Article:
This is one of a few lights in the area with double reds - UDOT tends to use those on roads with a high frequency of red light violations. They're most common on Mountain View Corridor, but you can find them scattered around the state on expressway-type roads like this.

If we make that right turn, we'll find ourselves on SR 85. Although we're heading compass west here, SR 85 is a north-south route and really should be signed accordingly. 

In the future, Mountain View will be extended south and this segment of roadway will likely assume the SR 131 designation.

Turn right on the Mountain View Corridor to follow SR 85 north.

We'll turn around and head back east. Again, this short segment of 85 is stupidly signed east-west.

As we approach Redwood, we'll get a JCT SR 68 assembly. Interesting that there's no 131 shield on this approach - while that's probably the best way to do it right now, it's inconsistent with the signage on both Redwood approaches.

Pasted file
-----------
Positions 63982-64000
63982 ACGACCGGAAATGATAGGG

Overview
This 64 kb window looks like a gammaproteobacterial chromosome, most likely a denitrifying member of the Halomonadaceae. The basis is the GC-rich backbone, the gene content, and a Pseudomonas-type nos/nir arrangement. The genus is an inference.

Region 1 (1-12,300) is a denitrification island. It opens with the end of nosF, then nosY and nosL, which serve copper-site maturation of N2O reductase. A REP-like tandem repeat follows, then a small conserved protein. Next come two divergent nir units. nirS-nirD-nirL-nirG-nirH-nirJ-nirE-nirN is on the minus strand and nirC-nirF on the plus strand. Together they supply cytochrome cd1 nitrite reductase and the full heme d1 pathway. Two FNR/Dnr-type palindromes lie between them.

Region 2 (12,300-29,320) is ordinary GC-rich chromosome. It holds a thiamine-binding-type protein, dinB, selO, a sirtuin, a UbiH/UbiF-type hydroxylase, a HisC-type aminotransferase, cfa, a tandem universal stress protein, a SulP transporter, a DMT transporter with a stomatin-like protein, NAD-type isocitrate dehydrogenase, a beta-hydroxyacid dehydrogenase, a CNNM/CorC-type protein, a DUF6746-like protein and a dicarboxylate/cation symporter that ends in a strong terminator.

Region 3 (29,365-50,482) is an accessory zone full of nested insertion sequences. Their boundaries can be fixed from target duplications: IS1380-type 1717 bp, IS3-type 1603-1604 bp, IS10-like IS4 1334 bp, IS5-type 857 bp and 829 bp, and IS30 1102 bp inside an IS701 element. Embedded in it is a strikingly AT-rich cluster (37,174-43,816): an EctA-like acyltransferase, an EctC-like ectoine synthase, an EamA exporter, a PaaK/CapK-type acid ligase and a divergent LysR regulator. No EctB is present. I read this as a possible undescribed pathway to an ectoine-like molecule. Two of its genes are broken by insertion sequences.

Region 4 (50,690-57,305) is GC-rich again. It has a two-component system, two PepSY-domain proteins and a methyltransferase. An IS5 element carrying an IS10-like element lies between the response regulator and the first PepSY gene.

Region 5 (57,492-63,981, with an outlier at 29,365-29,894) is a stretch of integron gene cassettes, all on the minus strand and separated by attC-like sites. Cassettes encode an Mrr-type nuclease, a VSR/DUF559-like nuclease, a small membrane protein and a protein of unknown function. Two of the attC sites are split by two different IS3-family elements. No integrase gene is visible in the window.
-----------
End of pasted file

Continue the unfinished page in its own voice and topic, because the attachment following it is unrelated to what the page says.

Now once we get to Redwood itself, a sign for 131 appears, along with one for 68. Note the lack of 85 signage here - SR 85 turns right here for a brief concurrency with SR 68 - at least until the Mountain View Corridor gets built between Porter Rockwell and 2100 North in Lehi. Unfortunately, Utah is not a state that signs concurrencies well, especially state route concurrencies (which there are only three of in the state, anyway).

As of 2020, there is still no 85 signage here, but if you make that right turn you get dual 68/85 reassurance shields.
All those signs directing you to EAST 131 is? That's what it looks like.